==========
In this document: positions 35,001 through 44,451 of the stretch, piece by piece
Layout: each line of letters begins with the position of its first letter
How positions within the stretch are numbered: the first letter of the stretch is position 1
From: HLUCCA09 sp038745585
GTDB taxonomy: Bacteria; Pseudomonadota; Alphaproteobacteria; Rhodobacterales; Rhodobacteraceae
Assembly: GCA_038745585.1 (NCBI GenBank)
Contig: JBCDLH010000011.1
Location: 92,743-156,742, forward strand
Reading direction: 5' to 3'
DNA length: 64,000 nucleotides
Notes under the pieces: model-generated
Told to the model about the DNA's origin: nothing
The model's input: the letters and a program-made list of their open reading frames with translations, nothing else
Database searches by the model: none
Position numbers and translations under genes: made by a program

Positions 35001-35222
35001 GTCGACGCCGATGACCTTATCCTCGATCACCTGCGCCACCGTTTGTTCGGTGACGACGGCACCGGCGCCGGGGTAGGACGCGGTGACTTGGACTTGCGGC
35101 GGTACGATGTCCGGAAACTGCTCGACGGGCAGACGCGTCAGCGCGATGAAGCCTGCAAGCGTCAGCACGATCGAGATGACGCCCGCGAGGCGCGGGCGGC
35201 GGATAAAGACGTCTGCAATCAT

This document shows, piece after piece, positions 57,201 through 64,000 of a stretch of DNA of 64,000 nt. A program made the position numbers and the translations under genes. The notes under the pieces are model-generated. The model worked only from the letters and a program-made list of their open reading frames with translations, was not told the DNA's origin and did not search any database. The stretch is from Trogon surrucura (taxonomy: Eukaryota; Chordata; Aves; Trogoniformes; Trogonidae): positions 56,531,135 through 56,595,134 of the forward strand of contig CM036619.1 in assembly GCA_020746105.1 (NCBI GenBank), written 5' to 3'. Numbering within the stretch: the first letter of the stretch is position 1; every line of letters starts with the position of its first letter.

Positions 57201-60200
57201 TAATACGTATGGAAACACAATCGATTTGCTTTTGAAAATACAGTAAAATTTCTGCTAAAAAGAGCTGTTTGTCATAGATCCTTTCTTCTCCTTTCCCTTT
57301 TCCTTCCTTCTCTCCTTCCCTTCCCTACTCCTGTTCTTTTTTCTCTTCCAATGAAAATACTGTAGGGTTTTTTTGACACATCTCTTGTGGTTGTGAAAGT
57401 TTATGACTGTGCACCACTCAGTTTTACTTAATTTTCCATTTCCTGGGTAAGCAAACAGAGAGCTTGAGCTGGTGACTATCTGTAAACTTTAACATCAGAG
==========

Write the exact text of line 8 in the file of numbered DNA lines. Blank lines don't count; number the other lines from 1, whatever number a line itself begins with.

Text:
Location: 92,743-156,742, forward strand